The sound reasons why orchestras have avoided the Round Room

The Irish Chamber Orchestra has moved to the Mansion House’s Round Room, and there are challenges to overcome

Soprano Ailish Tynan: at her beguiling best

Soprano Ailish Tynan: at her beguiling best


The Irish Chamber Orchestra has uprooted itself, taking its Dublin concerts from the RDS to the Round Room of the Mansion House.

It is no exaggeration to say that the orchestra has a long-standing Dublin problem, a lot of which boils down to the fact that Dublin has a venue problem. The capital city still has no small or medium-sized concert hall for classical music.

The Irish Chamber Orchestra as we now know it came in to being in 1995, when it moved base from the capital to Limerick. Back then its favoured Dublin spot was the O’Reilly Hall in DCU. The orchestra then tried the National Concert Hall before settling on Sunday afternoon concerts at Imma, when Nicholas McGegan was the principal conductor.

The Great Hall at Imma may not be acoustically ideal but the placing of the orchestra against one of the side walls mitigated the problems. The orchestra built up a steady following and the atmosphere surrounding the Imma concerts always seemed apt.

The arrival of Anthony Marwood saw a return to the NCH, but no consideration seemed to be given to the kind of repertoire that would work best in that larger space, let alone attract sufficient numbers to fill it. The programmes were crammed with pointless arrangements, and the eventual solution was to cut and run.

The new destination was the RDS, which made improvements to its hall by covering over the bookcases on the side walls and providing a new platform, with reflecting panels above it. The sound remained dry and boxy, although it became fuller as a result of the changes.

The orchestra has performed in a range of other Dublin venues over the years: Larkin Theatre, the Hub and Mahony Hall at DCU; TCD Chapel; the National Gallery; St Patrick’s Cathedral; the Bank of Ireland Arts Centre; Farmleigh House and Monkstown Parish Church. But it has never settled in anywhere as well as it did in the years at Imma.

The first of the new Round Room concerts took place on Wednesday. The room is a hall steeped in history. It was built for the visit of George IV in 1821 and was used for the meeting of the first Dáil in January 1919. It played an important role in the development of public concerts by the Irish Radio Orchestra (precursor of today’s RTÉ National Symphony Orchestra) during the second World War.

The radio orchestra’s activities, once confined to a cramped studio in the GPO, were moved to Scots Church hall on Lower Abbey Street and then to the Round Room. The orchestra’s first concert there, in October 1941, included the Irish premiere of Rachmaninov’s Rhapsody on a theme of Paganini, then just seven years old, with Charles Lynch as soloist. The venue proved too small to accommodate demand for tickets, and the concerts were moved to the Capitol Theatre on Prince’s Street with nearly three times the seating capacity.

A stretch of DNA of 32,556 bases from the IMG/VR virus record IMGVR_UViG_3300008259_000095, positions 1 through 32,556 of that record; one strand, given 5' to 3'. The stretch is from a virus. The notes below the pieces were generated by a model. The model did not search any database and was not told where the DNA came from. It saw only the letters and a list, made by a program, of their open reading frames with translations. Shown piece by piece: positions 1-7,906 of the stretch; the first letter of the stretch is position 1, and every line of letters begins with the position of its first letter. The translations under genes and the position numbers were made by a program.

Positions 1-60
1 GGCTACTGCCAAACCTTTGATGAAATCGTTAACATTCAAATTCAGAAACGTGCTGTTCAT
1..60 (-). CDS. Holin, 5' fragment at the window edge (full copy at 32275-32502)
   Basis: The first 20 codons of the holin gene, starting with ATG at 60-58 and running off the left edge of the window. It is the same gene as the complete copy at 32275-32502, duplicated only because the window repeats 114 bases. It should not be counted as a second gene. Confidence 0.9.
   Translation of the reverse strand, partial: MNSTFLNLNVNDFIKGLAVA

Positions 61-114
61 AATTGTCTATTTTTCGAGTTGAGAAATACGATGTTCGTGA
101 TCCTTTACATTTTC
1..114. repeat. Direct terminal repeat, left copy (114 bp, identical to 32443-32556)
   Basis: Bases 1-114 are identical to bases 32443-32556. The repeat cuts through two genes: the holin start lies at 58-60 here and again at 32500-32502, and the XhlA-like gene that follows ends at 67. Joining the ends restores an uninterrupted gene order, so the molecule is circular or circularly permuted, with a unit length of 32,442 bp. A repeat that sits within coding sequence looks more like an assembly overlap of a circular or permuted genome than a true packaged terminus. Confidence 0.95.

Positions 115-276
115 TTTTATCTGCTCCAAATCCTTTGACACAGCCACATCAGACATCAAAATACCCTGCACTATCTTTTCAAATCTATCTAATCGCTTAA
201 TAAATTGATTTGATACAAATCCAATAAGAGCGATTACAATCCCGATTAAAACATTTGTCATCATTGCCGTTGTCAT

The Round Room has not seen much in the way of orchestral activity for decades. East Berlin’s Berlin Chamber Orchestra played a concert there in 1982, and the Irish Chamber Orchestra itself played there under French trumpeter André Bernard in 1994.

Reviewing the first concert, Charles Acton remarked: “It is very many years indeed since I was last at a proper concert there.” Although he found the acoustics “less impossible than they used to be”, he concluded that the venue “still seems to be about as undesirable as one could find”.

Douglas Sealy’s complaints about the acoustics in 1994 were milder. He thought that in music by Mozart “the lower parts sounded a little blurred in the ambience of the Round Room and the music was less clear than it should have been”.

A very tight fit

The venue has been much altered since then. On Wednesday it looked like a round version of a black box theatre, but with seating that would make what airlines provide seem ample and comfortable. The high-tech changes have turned it into one of those places in which there is nothing approaching real silence. The whir of fans is loud enough to intrude on the softest passages of music- making.

The sound itself remains pretty dire. I sat near the front for the first half, and found the effect lacking in focus and balance, with touches of roughness suggesting that the players might not be hearing each other clearly, and, as a result, forcing their tone in the pursuit of more sound. I sat at the back for the second half, where the overall effect was rather better. But the tonal balance was still askew, as if the sound had been re-equalised with a monster boost for the bass frequencies.

It is true that the ear can successfully adjust to a large range of acoustics that on first acquaintance seem unviable. It is like entering a darkened room in which the outlines and details of objects become clear after your eyes adapt. Wednesday’s experience requires a different visual analogy, however. It was like trying to watch a movie in a distorting mirror, where the proportions are so out of kilter that the original images are almost impossible to imagine.

The programme itself was rock-solid: sacred settings of Pergolesi, Mozart and Schubert, two movements from Haydn’s Seven Last Words, and Schubert’s Death and the Maiden Quartet arranged for strings. Soprano Ailish Tynan seemed at her beguiling best, and conductor Gábor Takács-Nagy approached the music with vitality and imagination.

Still, it was impossible to ward off the warping lens of the acoustic.

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